Other schools like Wheelock College use targeted campaigns across digital channels like YouTube, Pandora, and Instagram to connect with a specific type of student that’s likely to connect with what the school has to offer.

Jake Wilkenfeld-Mongillo, the college’s Director of Marketing, explained that as a smaller school, one of the things they do well is connect with niche student demographics through storytelling.

“Our marketing has positioned us as a smaller school that is a good fit for students looking for a specialized type of learning experience – and that’s a gift. An example of this is the spoken word videowe promoted on digital channels in which a young female alumni speaks about her path into service.”

“We heard from one student that saw this ad on YouTube that she ended up watching it all the way through – and then immediately scheduled a campus visit,” he said. “It spoke to her.”

Why Enrollment Marketing Matters

We know the what and how of enrollment marketing now – but what about the why? What’s the driving force behind this shift in marketing strategy for colleges and universities? Based on the conversations I had with marketing professionals, there are a few key factors that make this approach important and effective.

Students have a lot of choices

Today, students look at many different options when it comes to different colleges and universities. With the help of digital resources like virtual campus tours, students can easily “visit” more schools than ever before, too.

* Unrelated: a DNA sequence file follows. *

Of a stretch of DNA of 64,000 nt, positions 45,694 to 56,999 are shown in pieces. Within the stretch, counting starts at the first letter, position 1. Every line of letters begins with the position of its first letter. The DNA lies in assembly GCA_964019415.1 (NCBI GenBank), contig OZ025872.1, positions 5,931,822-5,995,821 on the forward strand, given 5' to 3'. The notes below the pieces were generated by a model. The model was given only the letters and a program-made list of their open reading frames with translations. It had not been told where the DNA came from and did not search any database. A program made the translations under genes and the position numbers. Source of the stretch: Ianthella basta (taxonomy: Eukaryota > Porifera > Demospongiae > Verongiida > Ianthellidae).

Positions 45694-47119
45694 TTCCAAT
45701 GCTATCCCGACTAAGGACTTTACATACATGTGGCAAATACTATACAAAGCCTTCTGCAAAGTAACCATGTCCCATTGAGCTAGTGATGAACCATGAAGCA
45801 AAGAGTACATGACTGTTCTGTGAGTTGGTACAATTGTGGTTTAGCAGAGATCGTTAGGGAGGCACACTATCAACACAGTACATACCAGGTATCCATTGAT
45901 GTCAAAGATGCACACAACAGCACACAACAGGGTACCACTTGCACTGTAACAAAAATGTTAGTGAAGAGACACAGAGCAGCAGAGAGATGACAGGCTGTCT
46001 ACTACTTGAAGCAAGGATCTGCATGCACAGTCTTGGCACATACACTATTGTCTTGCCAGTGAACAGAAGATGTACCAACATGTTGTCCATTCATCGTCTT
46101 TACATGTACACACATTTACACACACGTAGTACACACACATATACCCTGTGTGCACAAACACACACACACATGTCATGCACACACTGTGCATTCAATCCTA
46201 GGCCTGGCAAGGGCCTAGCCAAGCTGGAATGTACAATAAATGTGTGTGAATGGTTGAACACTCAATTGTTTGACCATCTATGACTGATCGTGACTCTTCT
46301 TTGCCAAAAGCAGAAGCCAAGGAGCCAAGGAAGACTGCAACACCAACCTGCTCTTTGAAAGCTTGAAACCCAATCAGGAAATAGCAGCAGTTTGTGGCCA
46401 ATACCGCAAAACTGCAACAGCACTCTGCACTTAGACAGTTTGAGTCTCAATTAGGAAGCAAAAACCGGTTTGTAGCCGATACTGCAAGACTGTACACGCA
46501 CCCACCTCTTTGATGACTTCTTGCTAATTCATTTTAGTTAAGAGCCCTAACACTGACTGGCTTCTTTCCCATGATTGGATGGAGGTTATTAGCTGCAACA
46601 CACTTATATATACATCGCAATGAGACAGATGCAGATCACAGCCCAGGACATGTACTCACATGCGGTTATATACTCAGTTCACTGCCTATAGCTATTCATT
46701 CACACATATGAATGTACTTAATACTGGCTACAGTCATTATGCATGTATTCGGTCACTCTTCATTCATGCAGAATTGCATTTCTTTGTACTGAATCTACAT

This means students are aware of their options in a way past generations have not – and there’s more competition overall. It’s more important than ever before for colleges to communicate their value proposition.

Financial aid is viewed differently

Because today’s college-age demographic is more aware of their options about secondary education, it’s shifted their view of financial aid. Many students view it more as an investment, so they want to get the best possible experience and education for their money. Lowest cost is not always the top deciding factor for today’s students, as indicated by the increase in student loans over the past 10 years:


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It’s part of a larger retention strategy

Much like brands in a business setting, reducing churn and boosting long-term customer retention is an important piece of the overarching goals around marketing and sales. Higher education institutions face the same challenges in regard to student retention.

By continuing to build the relationship with students attained from enrollment marketing efforts, they essentially increase the lifetime value of the student by ensuring they complete their four years at the school. This lowers their proverbial “cost per acquisition.”